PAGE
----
• “Forebear one another, and forgive each other, whoever has a complaint against anyone; just as the Lord forgave you, so also should you” (Colossians 3:13).
  • “Let your forbearing spirit be known to all men. The Lord is near” (Philippians 4:5).

Why our churches need more gray hair

In Titus 2:2, Paul writes to Titus about the older men in his congregation:

“Older men are to be sober-minded, dignified, self-controlled, sound in faith, in love, and in steadfastness.” –Titus 2:2

These older men are not to be confused with those who hold the office of elder (cf. 1:5). The “older men” are those who literally have advanced age. Paul says that these men must have several exemplary characteristics.

“Sober-minded” translates a term that means “very moderate in the drinking of an alcoholic beverage” (BDAG). Its figurative extension here means “be free fr. every form of mental and spiritual ‘drunkenness’, fr. excess, passion, rashness, confusion” (BDAG). It is a call to be “restrained in conduct, self-controlled, level-headed” (BDAG).

“Dignified” means “worthy of respect/honor, noble, dignified, serious” (BDAG). The dignified person is so self-possessed and in control of his temper and fears that he elicits admiration from those who know him.

“Self-controlled” indicates someone who is “thoughtful, self-controlled” (BDAG). In Aristotle’s ethics, the term indicates “avoidance of extremes and careful consideration for responsible action” (Aristot., EN 3, 15; BDAG). For Aristotle, the “self-controlled” person “is intent on the what, the how, and the when of doing what should be done.”

“Sound” means to be “healthy” or free from sickness. The figurative extension of that meaning here is “correct” or free from error. So “sound” in faith, love, and endurance means that older men have to believe in the right way, love in the right way, and endure in the right way.

In sum, Paul says that older men must be those who do not panic in the face of a challenge. They do not get angry when provoked. They do not fear in the face of a threat. The older men are to be as solid as an oak. They are to be the kind of men to whom people look when something is broken and no one knows how to fix it. They are the kind of men who are sought out for their wisdom and ability to speak truth into very difficult situations.

They are exemplary in faith and in love for wife and children and church and neighbor. They face trials with perseverance and courage. They are the kind of men that you want your son to grow up and be like.

Churches desperately need their older men to exemplify being sober-minded, dignified, self-controlled, sound in faith, in love, and in steadfastness. Churches need an army of laymen who believe well, love well, and suffer well. And churches need them because these older men are the pace-setters for the rest of the church. It is not an accident that Paul begins with the older men. He begins with them because he intends for the old guys to be leading out in these things in the church and in their homes.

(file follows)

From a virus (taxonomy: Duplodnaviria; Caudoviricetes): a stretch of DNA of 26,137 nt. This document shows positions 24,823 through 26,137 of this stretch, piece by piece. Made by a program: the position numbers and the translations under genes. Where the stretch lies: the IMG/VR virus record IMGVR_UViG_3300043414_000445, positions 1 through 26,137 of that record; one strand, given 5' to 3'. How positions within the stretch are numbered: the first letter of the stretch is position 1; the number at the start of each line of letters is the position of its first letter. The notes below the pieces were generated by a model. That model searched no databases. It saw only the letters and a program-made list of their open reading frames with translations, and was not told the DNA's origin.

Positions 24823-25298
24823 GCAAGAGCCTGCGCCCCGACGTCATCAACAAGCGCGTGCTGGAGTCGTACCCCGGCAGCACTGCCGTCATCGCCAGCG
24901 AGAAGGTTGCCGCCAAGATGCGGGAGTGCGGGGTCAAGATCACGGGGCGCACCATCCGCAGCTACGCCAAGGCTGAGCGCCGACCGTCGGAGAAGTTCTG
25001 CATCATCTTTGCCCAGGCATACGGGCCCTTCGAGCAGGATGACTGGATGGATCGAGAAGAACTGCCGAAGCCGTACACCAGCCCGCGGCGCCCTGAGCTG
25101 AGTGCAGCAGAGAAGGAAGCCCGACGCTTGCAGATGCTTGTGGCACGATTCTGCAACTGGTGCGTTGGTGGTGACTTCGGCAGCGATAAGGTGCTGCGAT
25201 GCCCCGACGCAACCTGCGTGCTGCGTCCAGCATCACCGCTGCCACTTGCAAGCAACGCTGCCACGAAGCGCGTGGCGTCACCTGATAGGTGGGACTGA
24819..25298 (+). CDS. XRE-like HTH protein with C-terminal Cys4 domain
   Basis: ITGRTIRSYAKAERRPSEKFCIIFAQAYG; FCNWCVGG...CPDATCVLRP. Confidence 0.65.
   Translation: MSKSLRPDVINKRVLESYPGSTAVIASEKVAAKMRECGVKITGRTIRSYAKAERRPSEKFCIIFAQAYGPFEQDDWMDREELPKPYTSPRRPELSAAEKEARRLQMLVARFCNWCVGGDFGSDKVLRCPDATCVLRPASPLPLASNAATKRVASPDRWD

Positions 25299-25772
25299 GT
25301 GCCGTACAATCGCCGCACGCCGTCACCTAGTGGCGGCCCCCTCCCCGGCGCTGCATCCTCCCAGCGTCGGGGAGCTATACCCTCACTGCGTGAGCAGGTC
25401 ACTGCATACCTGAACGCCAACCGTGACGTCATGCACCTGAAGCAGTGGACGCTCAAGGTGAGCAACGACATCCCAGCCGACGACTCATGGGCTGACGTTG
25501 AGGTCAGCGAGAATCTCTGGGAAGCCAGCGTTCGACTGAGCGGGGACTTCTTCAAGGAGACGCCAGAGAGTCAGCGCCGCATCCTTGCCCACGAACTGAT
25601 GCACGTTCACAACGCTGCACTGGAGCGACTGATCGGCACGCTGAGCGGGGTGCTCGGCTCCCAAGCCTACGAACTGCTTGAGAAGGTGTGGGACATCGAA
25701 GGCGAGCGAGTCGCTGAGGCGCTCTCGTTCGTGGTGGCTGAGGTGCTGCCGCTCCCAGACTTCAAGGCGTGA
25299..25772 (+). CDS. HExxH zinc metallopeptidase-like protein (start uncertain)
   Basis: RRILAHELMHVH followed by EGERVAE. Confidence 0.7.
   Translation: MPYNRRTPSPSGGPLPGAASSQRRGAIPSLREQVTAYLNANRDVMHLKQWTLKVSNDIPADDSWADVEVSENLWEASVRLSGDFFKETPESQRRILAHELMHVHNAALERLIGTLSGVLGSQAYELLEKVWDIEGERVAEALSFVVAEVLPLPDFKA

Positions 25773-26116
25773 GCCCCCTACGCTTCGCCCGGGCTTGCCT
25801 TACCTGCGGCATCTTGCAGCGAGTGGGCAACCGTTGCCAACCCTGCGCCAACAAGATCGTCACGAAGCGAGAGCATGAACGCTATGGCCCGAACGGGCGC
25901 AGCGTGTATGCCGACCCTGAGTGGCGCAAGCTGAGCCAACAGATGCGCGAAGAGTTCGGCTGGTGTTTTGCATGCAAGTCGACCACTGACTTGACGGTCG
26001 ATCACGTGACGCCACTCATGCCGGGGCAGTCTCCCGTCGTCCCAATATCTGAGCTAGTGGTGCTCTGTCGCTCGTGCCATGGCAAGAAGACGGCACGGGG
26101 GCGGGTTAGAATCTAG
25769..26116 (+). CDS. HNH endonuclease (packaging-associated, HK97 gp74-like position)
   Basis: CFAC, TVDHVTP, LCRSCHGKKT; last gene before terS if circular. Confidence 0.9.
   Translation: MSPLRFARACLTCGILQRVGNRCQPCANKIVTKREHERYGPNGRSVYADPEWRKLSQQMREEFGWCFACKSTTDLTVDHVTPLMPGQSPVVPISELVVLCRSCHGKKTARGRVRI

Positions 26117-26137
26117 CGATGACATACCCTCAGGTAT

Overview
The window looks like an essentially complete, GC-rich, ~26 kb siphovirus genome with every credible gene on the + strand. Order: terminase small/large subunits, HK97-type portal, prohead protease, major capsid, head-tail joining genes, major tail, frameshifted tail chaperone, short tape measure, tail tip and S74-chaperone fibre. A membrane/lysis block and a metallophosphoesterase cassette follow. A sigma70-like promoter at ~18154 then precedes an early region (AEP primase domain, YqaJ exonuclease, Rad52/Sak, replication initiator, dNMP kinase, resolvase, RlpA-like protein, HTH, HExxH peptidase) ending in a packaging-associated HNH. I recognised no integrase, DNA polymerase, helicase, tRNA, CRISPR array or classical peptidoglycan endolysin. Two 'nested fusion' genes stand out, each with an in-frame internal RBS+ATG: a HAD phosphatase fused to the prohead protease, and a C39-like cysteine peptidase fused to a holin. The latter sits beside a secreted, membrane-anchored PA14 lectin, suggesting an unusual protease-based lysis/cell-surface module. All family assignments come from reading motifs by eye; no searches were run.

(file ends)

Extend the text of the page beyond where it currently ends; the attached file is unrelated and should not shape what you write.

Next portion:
Proverbs 20:29 says that “The glory of young men is their strength, but the splendor of old men is their gray hair.” This verse means that young men are not noted for their great and profound wisdom into life. The main contribution of young men is their ability to serve others with their physical strength and vigor. That means that the young men ought to be trying to out-serve one another in ways that involve their physical ability. When someone needs help moving, they show up. When there is a workday at the church, the young men need to be there with their able-bodied eagerness.

But as the years accumulate strength diminishes. And as strength diminishes, guess what begins to accumulate? Experience and wisdom. And gray hair represents the accumulation of wisdom and sensibleness about life and about what needs to be done. And this is an old man’s splendor and contribution to his neighbor. And it is supposed to be his contribution to the body of Christ. The church needs her older men to be what God has called them to be. They should live life in such a way that evokes admiration and respect. They do not need to be great orators. They do not need to write books on theology. They simply need to be godly. They need to be able to pour themselves out to their family and others who need their steadiness and wisdom.

The world’s point of view on the relationship between gray hair and wisdom is upside down. The world absolutely idolizes youth. So much so, that the order of the day is to suppress the appearance of age—to try to stay and look as young as you can for as long as you can because the essence of the good life is for those who are youthful, vigorous, and beautiful. And the world caters to the tastes and opinions of the young because they are the most coveted consumer demographic.

The world puts the old people on the shelf and the young people on the podium. But it really should be the other way around. Every believer should aspire to the crown of splendor—to the honor that is due to those who have learned to live well and faithfully to what God has called them. So this word to the old, therefore, is a word to all of us.

Did Jesus ever experience doubt?

Pete Wehner wrote a moving meditation on suffering and the Christian life for The New York Times on Saturday titled “After Great Pain, Where Is God?” After sharing some gut-wrenching stories of suffering in the lives of his friends and loved ones, he asks the question: “So what, then, does Christianity have to offer in the midst of hardships and heartache?”